What is Listeria Food Poisoning?
Eating food contaminated with Listeria monocytogenes bacteria can cause an infection called listeriosis. Most often, these infections occur in pregnant women, newborn babies, seniors and people with compromised immune systems. It’s a serious but uncommon illness that is treated with antibiotics. About 1,600 cases are reported annually in the U.S. Almost all of them require hospitalization and about 20 percent prove fatal.
Symptoms of a Listeria infection, which can take up to 70 days to develop, include stiff neck, headache and muscle soreness sometimes preceded by nausea, diarrhea and other gastrointestinal symptoms. Complications include: meningitis, septicemia, pneumonia, hydrocephalus, encephalitis, seizures, blindness, brain stem damage, cranial nerve palsies, cervical cord compression and, among pregnant women miscarriage and stillbirth.
Pregnant Women at Special Risk
Pregnant women are 20 times more likely than other people to contract listeriosis, according to the Centers for Disease Control and Prevention (CDC). About one-sixth of all patients diagnosed with listeriosis are pregnant women. And the infection can lead to miscarriage, stillbirth, premature delivery, or infection in newborns. Even if the pregnant woman experiences only mild illness.
How Does Food Get Contaminated?
Listeria monocytogenes occurs in nature and is found in soil, water plants and the intestines of animals. The bacteria have been found in at least 37 species of mammal, 17 bird species and a variety of fish and shellfish. A hardy bacterium, it is remarkably resistant to freezing, drying, and, to some extent, heating.
Because animals can carry it in their intestines without becoming sick, this pathogen sometimes spreads to meat and dairy products. Although the bacteria are killed through cooking and other heating methods used to produce ready-to-eat foods such as pasteurization, some ready-to-eat foods become contaminated after processing. This kind of contamination can take place in the processing plant or on the road from the processor to your plate.
Listeria Monocytogenes Outbreaks
A variety of foods have been identified as the source of Listeria outbreaks. They include:
- Raw produce, including lettuce, cantaloupe, cucumbers, cilantro, peaches, nectarines, plums and apples (caramel apple outbreak in 2014);
- Unpasteurized (raw) milk and cheese made from raw milk; and
- Cooked or processed foods, including ice cream, certain soft cheeses, processed (or ready-to-eat) meats (for example, hot dogs and deli ham), smoked seafood.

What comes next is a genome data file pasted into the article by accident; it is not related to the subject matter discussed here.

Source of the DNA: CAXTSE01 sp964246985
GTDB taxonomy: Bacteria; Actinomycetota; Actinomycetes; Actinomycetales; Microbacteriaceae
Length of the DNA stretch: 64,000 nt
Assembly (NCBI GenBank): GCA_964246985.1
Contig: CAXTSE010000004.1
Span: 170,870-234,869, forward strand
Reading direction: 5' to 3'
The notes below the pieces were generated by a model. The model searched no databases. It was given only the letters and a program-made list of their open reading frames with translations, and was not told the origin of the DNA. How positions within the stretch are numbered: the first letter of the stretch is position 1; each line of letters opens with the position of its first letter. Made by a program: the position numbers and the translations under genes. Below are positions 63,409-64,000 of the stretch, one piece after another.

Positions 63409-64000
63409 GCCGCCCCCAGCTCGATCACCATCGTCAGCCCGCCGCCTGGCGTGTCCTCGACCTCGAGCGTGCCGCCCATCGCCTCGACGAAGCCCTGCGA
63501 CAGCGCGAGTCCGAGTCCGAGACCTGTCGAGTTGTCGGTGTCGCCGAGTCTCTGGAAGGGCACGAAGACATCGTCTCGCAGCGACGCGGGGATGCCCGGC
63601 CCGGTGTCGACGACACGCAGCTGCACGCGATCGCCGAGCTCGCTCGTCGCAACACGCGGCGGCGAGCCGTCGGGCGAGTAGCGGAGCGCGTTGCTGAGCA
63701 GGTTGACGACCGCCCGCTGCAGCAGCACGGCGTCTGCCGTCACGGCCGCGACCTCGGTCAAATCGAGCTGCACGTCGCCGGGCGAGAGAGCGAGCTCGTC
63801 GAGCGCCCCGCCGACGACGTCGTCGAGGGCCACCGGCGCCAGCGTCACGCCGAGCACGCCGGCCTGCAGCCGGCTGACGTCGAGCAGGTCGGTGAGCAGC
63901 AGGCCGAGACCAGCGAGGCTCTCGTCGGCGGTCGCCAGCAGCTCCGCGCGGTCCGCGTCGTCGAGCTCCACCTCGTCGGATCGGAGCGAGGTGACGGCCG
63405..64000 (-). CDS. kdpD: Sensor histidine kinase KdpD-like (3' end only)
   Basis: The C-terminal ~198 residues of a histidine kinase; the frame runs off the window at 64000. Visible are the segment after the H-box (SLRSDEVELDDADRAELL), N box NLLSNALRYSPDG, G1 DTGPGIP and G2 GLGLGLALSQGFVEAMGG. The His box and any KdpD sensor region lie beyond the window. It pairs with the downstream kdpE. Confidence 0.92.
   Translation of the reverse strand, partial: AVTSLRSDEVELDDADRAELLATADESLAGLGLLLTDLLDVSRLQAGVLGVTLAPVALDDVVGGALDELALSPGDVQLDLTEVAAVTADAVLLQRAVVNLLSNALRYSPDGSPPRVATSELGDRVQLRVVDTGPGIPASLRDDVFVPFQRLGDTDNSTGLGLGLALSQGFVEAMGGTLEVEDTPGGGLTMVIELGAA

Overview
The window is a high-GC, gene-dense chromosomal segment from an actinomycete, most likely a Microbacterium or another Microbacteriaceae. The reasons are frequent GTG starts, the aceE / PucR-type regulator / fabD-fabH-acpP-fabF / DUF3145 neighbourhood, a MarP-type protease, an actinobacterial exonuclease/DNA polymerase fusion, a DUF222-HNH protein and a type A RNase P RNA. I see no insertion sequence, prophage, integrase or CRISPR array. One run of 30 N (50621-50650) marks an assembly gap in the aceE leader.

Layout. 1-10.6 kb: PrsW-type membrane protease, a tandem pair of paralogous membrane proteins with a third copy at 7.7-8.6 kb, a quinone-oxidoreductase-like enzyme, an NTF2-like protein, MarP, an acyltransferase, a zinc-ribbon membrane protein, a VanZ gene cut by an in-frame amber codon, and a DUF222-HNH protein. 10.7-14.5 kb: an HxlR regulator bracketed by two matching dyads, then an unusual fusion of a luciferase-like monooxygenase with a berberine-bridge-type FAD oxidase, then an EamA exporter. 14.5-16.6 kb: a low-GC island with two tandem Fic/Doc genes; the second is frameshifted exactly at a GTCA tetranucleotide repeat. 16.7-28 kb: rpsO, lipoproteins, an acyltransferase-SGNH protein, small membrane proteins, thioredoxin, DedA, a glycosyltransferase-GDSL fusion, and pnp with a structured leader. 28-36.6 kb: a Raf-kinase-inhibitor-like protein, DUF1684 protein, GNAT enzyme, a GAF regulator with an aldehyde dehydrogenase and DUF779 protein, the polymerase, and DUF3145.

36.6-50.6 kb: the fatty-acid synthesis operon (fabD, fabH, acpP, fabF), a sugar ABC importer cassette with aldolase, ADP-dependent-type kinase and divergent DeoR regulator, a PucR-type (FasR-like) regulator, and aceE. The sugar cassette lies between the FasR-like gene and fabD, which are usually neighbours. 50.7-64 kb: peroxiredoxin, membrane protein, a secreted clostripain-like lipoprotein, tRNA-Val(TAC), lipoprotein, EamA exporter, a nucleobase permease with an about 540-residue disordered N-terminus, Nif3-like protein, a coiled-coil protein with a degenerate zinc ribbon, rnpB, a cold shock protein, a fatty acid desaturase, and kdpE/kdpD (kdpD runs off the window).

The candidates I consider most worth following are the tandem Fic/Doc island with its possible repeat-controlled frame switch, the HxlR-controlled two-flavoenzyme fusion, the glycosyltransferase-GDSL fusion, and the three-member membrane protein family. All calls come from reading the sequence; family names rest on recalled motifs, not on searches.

Four people in Virginia and North Carolina were sickened by the same strain of Listeria bacteria over more than a year: July of 2017 (1); June of 2018 (2); and August of 2018 (1). Ham products collected from the Johnston County Hams, Inc. facility in Smithfield, North Carolina, in 2016 and in early 2018 tested positive for the outbreak strain.
Two people died and six were sickened in an outbreak linked to recalled Vulto Creamery soft wash-rind raw milk cheeses. That dairy is located in Walton, New York. The products were sold at Whole Foods stores and other retail outlets around the country. The outbreak was announced in March 2017. And a baby was born infected with listeriosis.
The Centers for Disease Control (CDC), in conjunction with the U.S Food and Drug Administration (FDA), has since March 2016 been investigating a serious, nationwide outbreak. They have now pinpointed CRF Frozen Foods, based in Pasco, Washington, as the source of this outbreak, which has infected eight (8) people since September 13, 2013.
After 2 years, we now know that raw milk is most likely the source of an outbreak that sickened 2 people, one in California and one in Florida, in 2014. Miller’s Organic Farm in Bird-In-Hand, Pennsylvania, is the likely source of this outbreak, according to the Centers for Disease Control and Prevention (CDC). Both people were hospitalized, and the person from Florida died.
Legal Help for Listeria Food Poisoning
If you or a loved one has been sickened, you can contact our Listeria lawyers for a free consultation about a Listeria lawsuit for compensation for medical expenses, lost income, pain and suffering, and other damages. The Pritzker Hageman Listeria Team has won millions for our clients with wrongful death and personal injury claims including a $4.5 million award for a man who developed meningitis and suffered permanent brain damage.
Our law firm has helped people in the following states: Arizona, California, Colorado, Connecticut, Florida, Georgia, Iowa, Illinois, Indiana, Massachusetts, Michigan, Minnesota, North Carolina, North Dakota, Nebraska, New Jersey, New York, Ohio, Oklahoma, Oregon, Pennsylvania, Rhode Island, South Carolina, South Dakota, Wyoming.
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